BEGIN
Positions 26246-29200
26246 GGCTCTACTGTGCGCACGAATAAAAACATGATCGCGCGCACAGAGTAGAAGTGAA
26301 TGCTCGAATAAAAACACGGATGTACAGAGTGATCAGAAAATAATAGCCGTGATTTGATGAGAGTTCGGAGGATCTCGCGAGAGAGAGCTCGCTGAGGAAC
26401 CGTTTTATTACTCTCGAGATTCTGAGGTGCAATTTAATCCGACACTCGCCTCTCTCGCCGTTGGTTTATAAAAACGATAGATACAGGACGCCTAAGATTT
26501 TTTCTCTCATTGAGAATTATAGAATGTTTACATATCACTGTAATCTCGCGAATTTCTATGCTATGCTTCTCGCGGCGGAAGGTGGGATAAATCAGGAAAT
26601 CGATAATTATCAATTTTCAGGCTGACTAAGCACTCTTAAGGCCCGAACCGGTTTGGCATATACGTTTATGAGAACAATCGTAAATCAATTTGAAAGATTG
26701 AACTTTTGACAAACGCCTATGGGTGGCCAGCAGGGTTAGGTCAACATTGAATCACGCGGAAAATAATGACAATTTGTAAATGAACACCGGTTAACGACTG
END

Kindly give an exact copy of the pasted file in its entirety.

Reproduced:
Positions 26246-29200
26246 GGCTCTACTGTGCGCACGAATAAAAACATGATCGCGCGCACAGAGTAGAAGTGAA
26301 TGCTCGAATAAAAACACGGATGTACAGAGTGATCAGAAAATAATAGCCGTGATTTGATGAGAGTTCGGAGGATCTCGCGAGAGAGAGCTCGCTGAGGAAC
26401 CGTTTTATTACTCTCGAGATTCTGAGGTGCAATTTAATCCGACACTCGCCTCTCTCGCCGTTGGTTTATAAAAACGATAGATACAGGACGCCTAAGATTT
26501 TTTCTCTCATTGAGAATTATAGAATGTTTACATATCACTGTAATCTCGCGAATTTCTATGCTATGCTTCTCGCGGCGGAAGGTGGGATAAATCAGGAAAT
26601 CGATAATTATCAATTTTCAGGCTGACTAAGCACTCTTAAGGCCCGAACCGGTTTGGCATATACGTTTATGAGAACAATCGTAAATCAATTTGAAAGATTG
26701 AACTTTTGACAAACGCCTATGGGTGGCCAGCAGGGTTAGGTCAACATTGAATCACGCGGAAAATAATGACAATTTGTAAATGAACACCGGTTAACGACTG